Now I held in my hands a vast methodical fragment of an unknown planet’s entire history…¹
This revision of an illusory world, was called, provisionally, Orbis Tertius…
i. Tlön², the world described in the forty-volume encyclopedia known as Orbis Tertius, is by no means a utopia, but like Utopia, it is a place imagined, or rather was. The imagining of Tlön began in the early seventeenth century and so thoroughly was it conceived of that, like an incoming tide, it has succeeded in erasing almost all trace of that which came before it. There are now few who remember the old world.
¹Jorge Luis Borges, Tlön, Uqbar, Orbis Tertius, 1940. Borge’s story, from the collection Labyrinths, was the origin of this exercise in cartography. As such, from here on in posts with titles beginning “01. Orbis Tertius…”, if no reference is made to a quote’s source it can be assumed to be from this text.
²On 6 June 2014 I travelled to Camber Sands, Suffolk, in the company of Jeremy Atherton Lin, with the intention of drawing a large circular map of the imagined world, Tlön, on the beach.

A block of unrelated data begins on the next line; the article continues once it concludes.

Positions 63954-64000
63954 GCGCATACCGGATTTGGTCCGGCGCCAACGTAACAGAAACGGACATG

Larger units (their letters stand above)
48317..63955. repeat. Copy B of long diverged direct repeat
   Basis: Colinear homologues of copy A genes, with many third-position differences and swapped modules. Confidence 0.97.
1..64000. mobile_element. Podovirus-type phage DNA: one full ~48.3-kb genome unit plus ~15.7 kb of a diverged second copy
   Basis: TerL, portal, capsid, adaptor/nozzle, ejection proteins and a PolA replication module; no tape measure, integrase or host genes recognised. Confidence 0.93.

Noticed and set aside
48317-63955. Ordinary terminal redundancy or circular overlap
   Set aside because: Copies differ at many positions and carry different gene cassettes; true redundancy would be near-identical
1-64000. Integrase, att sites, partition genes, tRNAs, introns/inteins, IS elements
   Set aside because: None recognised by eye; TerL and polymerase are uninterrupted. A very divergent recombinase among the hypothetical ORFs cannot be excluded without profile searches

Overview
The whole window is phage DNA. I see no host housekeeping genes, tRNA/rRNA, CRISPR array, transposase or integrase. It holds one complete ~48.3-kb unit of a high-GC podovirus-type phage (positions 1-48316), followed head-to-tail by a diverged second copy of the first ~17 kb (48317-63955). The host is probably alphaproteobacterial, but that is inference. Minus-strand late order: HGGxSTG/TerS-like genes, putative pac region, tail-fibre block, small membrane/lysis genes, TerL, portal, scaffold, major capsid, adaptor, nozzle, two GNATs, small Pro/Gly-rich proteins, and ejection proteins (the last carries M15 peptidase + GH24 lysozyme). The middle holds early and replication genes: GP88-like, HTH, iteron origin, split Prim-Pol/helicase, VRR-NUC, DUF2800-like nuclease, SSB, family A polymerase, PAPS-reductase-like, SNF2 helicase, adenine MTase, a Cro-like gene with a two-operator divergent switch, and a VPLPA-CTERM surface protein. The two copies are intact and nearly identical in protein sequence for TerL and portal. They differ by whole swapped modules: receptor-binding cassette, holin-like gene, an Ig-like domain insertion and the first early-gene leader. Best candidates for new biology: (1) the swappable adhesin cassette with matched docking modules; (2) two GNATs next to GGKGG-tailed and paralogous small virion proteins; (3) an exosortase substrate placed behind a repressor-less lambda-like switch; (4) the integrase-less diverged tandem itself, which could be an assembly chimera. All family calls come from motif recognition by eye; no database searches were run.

CIRCLE 2: I recognise the enthusiast in David Medalla. He said you should do something for the London Biennale. And he was right, I had been hiding in the studio for too long. The theme is Maps, Mazes and Mystery, he said. I’d been wanting to draw a maze for a while and remembered a fleeting moment in the late 90s when, upon my return from the first trip to California, I spent a weekend camping with teenhood friends on a beach in Devon. In the morning I took a piece of driftwood and drew a maze on the beach, insisting, upon its completion, that my friends take the challenge. Initially I thought I would do something similar for the London Biennale, but the theme also made me think of the Borges I’d been reading recently, especially Tlön, Uqbar, Orbis Tertius, the first story in Labyrinths. In keeping with the numerous circles and the large circular map I’d been working on, not to mention the circuitous routes my research — often into circles, spheres, orbs, globes — had been taking me in, I would still find an expanse of sand, but rather than a maze, I would draw a map: an outline of the planet described in the story. The ideas began to form themselves into a map of sorts too — a textual one. As they took shape I attempted to understand the emerging text-cartography by plotting it out. Not surprisingly, it took the shape of a circle. Simultaneously, the rules of the text emerged, the conditions of an alternate universe in which Borges’s story was a true account, and in which the imagined world really had subsumed our own. For it to work (this time at least) within the constraints of the timeframe of David’s London Biennale, there were aspects of the Borges’s story that could not be factored into the parameters of the story, namely the language and philosophy of Tlön. There is, I believe, scope for returning to this in the future.